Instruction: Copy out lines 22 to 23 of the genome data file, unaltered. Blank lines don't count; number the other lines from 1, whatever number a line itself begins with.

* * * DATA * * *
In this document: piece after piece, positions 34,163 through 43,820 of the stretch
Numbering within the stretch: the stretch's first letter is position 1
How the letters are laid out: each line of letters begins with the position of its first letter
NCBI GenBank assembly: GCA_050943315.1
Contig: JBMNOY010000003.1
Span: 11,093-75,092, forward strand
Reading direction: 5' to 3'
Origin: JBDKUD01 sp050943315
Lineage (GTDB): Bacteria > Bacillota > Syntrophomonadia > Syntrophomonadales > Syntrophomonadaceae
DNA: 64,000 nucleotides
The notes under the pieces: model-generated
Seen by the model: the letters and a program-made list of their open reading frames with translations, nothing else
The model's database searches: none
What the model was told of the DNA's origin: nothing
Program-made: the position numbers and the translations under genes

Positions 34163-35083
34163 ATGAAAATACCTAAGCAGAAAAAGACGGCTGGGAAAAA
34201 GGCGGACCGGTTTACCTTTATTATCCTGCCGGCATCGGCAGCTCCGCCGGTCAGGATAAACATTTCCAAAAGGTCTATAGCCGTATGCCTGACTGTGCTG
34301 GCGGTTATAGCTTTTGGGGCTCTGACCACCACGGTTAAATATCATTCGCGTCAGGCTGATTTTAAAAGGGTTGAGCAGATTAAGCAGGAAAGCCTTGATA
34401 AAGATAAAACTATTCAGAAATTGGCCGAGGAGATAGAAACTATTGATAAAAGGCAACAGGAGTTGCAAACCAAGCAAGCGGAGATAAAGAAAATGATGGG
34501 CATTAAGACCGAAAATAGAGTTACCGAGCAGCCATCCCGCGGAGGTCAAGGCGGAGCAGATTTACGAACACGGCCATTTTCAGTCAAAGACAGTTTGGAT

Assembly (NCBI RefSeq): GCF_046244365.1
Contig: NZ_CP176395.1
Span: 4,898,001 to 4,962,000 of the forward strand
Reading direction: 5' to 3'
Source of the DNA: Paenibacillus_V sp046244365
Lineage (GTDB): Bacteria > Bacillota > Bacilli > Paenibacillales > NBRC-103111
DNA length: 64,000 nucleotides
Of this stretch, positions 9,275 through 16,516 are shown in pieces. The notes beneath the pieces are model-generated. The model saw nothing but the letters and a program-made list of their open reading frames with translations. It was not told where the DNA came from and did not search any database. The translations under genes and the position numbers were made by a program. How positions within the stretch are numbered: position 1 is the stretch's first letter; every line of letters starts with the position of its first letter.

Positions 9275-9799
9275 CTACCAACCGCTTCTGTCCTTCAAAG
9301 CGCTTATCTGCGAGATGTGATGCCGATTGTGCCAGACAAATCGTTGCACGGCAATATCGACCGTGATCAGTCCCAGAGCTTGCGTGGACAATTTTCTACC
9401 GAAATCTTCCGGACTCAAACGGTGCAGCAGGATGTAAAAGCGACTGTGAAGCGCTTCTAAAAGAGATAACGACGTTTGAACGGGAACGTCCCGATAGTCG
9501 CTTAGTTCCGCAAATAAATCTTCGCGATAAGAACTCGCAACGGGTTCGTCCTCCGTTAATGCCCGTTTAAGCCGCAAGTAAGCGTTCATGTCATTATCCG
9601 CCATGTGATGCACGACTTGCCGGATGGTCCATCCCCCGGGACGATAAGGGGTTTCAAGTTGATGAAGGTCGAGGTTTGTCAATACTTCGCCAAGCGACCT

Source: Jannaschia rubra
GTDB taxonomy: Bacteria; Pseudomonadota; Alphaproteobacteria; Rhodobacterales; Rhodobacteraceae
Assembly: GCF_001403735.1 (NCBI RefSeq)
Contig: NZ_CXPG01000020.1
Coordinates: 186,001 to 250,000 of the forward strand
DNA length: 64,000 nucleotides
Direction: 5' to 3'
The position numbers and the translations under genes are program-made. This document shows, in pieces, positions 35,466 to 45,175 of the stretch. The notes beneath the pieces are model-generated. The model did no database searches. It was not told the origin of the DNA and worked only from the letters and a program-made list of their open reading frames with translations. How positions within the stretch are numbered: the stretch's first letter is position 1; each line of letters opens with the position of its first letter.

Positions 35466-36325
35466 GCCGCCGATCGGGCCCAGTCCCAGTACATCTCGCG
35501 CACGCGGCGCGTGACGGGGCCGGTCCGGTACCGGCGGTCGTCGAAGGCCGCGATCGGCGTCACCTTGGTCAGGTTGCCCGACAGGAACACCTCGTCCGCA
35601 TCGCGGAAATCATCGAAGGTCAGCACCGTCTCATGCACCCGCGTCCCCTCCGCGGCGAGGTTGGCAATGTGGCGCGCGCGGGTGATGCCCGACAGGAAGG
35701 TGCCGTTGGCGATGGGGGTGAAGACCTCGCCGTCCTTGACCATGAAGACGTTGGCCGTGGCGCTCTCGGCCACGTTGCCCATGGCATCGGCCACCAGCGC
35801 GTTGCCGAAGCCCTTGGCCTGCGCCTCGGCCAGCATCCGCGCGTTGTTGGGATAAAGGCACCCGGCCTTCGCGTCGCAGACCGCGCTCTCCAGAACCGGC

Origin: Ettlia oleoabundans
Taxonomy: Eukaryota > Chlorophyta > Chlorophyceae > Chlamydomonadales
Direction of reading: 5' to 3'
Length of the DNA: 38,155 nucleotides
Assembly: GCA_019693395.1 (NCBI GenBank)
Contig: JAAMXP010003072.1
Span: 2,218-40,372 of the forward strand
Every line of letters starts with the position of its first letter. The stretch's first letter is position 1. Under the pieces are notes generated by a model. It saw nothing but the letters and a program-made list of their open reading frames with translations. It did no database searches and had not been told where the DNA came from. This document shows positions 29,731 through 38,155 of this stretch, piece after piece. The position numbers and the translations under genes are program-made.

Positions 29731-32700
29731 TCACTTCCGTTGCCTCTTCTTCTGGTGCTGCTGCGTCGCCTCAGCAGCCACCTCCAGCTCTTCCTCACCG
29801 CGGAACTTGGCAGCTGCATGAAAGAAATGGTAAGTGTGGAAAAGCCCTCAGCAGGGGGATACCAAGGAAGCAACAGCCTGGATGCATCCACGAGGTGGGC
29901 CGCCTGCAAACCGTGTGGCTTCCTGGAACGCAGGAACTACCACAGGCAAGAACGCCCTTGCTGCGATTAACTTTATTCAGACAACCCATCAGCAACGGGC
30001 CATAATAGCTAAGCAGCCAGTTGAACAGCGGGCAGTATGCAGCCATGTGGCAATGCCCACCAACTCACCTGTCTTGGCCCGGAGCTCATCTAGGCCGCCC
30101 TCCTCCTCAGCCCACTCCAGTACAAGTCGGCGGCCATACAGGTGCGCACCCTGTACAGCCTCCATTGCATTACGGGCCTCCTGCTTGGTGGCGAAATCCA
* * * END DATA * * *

Assembly (NCBI RefSeq): GCF_046244365.1
Contig: NZ_CP176395.1